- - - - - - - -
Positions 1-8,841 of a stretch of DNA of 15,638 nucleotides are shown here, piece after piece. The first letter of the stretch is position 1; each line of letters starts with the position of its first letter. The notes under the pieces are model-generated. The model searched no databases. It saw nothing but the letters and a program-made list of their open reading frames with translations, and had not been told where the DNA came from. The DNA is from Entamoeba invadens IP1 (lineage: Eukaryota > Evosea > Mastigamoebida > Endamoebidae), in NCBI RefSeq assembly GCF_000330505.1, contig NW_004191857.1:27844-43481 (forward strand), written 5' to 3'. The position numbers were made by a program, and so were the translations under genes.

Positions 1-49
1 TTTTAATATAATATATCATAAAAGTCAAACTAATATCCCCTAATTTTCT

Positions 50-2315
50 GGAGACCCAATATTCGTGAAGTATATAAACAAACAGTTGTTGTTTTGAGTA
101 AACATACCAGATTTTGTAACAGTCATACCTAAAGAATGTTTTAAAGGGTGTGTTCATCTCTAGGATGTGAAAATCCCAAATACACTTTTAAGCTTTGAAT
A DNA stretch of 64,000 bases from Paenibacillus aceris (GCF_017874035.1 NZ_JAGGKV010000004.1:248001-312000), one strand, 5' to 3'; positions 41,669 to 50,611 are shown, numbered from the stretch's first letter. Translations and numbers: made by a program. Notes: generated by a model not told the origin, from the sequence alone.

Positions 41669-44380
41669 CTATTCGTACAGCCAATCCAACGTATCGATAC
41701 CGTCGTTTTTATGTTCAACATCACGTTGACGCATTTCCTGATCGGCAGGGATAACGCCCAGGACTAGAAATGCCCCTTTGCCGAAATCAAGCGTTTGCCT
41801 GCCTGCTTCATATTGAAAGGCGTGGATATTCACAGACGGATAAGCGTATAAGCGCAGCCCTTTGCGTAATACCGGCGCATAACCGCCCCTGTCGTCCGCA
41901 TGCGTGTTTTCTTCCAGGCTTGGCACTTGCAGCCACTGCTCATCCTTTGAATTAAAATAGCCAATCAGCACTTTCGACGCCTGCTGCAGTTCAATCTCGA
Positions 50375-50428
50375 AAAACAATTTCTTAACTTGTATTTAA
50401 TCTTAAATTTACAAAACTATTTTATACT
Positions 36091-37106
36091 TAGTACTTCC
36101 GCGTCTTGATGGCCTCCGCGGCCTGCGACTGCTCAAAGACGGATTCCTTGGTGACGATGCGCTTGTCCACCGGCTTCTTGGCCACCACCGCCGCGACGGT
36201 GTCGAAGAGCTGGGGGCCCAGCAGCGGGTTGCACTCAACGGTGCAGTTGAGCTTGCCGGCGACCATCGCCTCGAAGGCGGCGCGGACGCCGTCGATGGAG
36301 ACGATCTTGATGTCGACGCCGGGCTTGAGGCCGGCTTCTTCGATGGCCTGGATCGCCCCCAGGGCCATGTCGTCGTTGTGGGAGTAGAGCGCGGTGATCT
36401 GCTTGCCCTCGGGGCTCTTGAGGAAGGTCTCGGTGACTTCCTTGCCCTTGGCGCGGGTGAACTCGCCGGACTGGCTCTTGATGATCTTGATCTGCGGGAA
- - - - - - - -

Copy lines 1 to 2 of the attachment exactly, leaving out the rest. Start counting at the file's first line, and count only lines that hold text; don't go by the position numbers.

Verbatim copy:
Positions 1-8,841 of a stretch of DNA of 15,638 nucleotides are shown here, piece after piece. The first letter of the stretch is position 1; each line of letters starts with the position of its first letter. The notes under the pieces are model-generated. The model searched no databases. It saw nothing but the letters and a program-made list of their open reading frames with translations, and had not been told where the DNA came from. The DNA is from Entamoeba invadens IP1 (lineage: Eukaryota > Evosea > Mastigamoebida > Endamoebidae), in NCBI RefSeq assembly GCF_000330505.1, contig NW_004191857.1:27844-43481 (forward strand), written 5' to 3'. The position numbers were made by a program, and so were the translations under genes.

Positions 1-49